Why normal people should only buy Apple products. And why I don’t.

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If you're a normal person—and by normal, I mean, anyone who doesn't know what the Turing Test is—then you should only buy products. Seriously. Sell your Windows PC, Crackberry, or Android phone right now. Why? Because, by comparison, non-Apple products frankly suck.

Why Apple products do not suck.

Well, for the average user, I mean. For the kind of person who just wants to tweet about their lunch plans, post a cat link to Facebook, reply to some emails by replying-to-all, surf the web's many phishing sites, and upload pictures of themselves doing keg-stands. You know, the average person.

Apple products used this logo

For those n00bs, Apple is Nirvana and Steve Jobs is rightfully the Messiah. They the experience that normal people expect from electronics—you plug them in, and they just work. Sure, you're “locked-in” to their system, but that's like locking people into only driving a BMW—it's not that bad a situation. Likewise, Apple products are certainly worth the extra money—I cannot stress this enough:

It. Is. Worth. The. Price. (Sorta.)

Ironically, it's to Apple's well-designed hardware and software that I'm no longer a “normal person” (go ahead, ask anyone). Whereas Windows® computers punish users for experimenting—with crashes, Blue Screens Of Death and other random software bugs—Apple computers reward curiosity by revealing cool, new functionality. And that positive reinforcement led me to go deeper and deeper into geekdom (and further away from dating).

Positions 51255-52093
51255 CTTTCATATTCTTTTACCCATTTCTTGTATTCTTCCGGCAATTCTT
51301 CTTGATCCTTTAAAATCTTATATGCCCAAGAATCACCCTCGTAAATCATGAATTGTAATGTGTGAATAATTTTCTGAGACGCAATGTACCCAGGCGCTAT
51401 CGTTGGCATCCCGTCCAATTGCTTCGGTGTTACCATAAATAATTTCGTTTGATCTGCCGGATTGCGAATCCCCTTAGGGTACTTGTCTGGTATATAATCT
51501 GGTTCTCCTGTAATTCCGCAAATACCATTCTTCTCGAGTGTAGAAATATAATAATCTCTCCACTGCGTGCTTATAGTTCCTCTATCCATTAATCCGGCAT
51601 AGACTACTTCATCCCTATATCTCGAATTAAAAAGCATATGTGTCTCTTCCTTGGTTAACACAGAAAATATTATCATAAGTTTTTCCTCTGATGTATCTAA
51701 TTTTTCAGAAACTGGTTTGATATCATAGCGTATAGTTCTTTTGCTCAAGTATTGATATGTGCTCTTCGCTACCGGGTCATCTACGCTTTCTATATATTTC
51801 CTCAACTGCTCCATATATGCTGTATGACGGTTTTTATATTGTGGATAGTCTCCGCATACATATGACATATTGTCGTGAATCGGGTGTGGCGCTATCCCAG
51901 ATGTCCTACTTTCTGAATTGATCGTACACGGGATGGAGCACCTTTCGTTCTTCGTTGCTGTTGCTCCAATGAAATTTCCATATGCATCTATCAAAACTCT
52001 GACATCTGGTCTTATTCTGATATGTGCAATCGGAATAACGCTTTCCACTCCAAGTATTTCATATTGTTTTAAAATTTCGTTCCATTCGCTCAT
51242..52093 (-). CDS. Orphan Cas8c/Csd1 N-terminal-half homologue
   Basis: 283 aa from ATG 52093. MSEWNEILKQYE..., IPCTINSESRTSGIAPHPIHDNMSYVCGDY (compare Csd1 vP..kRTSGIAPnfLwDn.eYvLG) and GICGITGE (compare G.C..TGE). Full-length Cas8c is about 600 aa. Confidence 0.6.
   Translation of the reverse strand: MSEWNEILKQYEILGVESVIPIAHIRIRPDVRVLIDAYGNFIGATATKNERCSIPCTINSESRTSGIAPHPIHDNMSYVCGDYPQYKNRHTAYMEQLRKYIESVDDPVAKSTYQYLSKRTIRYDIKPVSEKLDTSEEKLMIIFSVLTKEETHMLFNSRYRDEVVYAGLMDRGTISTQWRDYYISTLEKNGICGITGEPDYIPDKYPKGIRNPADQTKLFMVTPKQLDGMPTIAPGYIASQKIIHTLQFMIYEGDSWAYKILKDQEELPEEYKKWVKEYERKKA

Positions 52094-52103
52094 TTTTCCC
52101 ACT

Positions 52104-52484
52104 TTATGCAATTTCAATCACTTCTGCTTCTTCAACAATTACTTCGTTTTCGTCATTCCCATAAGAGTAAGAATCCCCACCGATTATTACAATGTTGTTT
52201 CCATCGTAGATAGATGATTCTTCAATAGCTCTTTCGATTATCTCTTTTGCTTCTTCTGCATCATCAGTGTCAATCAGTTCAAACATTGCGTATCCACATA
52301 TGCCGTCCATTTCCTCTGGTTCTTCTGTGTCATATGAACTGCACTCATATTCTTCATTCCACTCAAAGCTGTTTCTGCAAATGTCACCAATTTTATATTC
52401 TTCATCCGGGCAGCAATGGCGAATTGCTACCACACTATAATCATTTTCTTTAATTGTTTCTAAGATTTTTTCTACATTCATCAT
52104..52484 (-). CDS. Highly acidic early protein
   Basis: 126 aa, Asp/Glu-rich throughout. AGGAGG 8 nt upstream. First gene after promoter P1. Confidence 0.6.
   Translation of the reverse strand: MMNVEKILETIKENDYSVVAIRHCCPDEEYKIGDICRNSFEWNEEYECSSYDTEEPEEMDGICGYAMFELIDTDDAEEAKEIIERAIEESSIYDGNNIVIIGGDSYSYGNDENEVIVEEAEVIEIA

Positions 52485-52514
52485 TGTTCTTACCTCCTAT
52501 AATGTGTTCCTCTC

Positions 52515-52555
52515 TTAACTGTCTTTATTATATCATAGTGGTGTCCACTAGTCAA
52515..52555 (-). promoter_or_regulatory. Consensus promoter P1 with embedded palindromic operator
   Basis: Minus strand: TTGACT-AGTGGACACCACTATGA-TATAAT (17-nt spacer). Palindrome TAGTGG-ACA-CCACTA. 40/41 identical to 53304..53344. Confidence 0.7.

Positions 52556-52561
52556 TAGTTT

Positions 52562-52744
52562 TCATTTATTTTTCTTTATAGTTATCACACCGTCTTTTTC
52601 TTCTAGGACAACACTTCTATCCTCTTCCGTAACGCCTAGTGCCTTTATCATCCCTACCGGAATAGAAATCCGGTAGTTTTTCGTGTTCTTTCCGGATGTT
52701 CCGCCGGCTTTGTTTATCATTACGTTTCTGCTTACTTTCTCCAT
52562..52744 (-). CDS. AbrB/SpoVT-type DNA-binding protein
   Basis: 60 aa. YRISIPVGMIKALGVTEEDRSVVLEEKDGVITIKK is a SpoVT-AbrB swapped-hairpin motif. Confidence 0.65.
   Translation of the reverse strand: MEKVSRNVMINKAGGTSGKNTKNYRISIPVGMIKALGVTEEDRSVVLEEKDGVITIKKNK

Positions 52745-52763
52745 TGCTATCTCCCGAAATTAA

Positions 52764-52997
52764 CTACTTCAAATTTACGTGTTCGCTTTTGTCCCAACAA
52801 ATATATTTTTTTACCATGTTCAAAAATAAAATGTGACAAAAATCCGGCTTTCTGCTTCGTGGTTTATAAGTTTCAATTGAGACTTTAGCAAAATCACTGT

Sure, there are some things you can't do inside Apple's walled tech-. But normal people rarely hit those limits. Normal people just want shit to work (a novel concept to the folks at Microsoft). They just want to be able to do things with their devices, not to them. And Apple makes that easy, peasy. With each product they release, Apple proves that computers don't have to be complicated or difficult to use.

Apple is now, perhaps more than ever, “the computer for the rest of us.”

And that's why I have stopped buying Apple products. Thanks to Apple, I now know enough about computers to not need them anymore. (And they don't need my support anymore.) So now, I'm all about open-source: I now use a Motorola XT720 (a decision I now WOEFULLY regret) running Android 2.1 Android 2.2 and my dual-boot Macs run Ubuntu about half the time. I've even hacked my first-gen AppleTV to run Boxee. All just for the “fun” of it.

However, if messing around with computers doesn't sound like fun to you, then you only have two real choices: Go Apple or go Amish.

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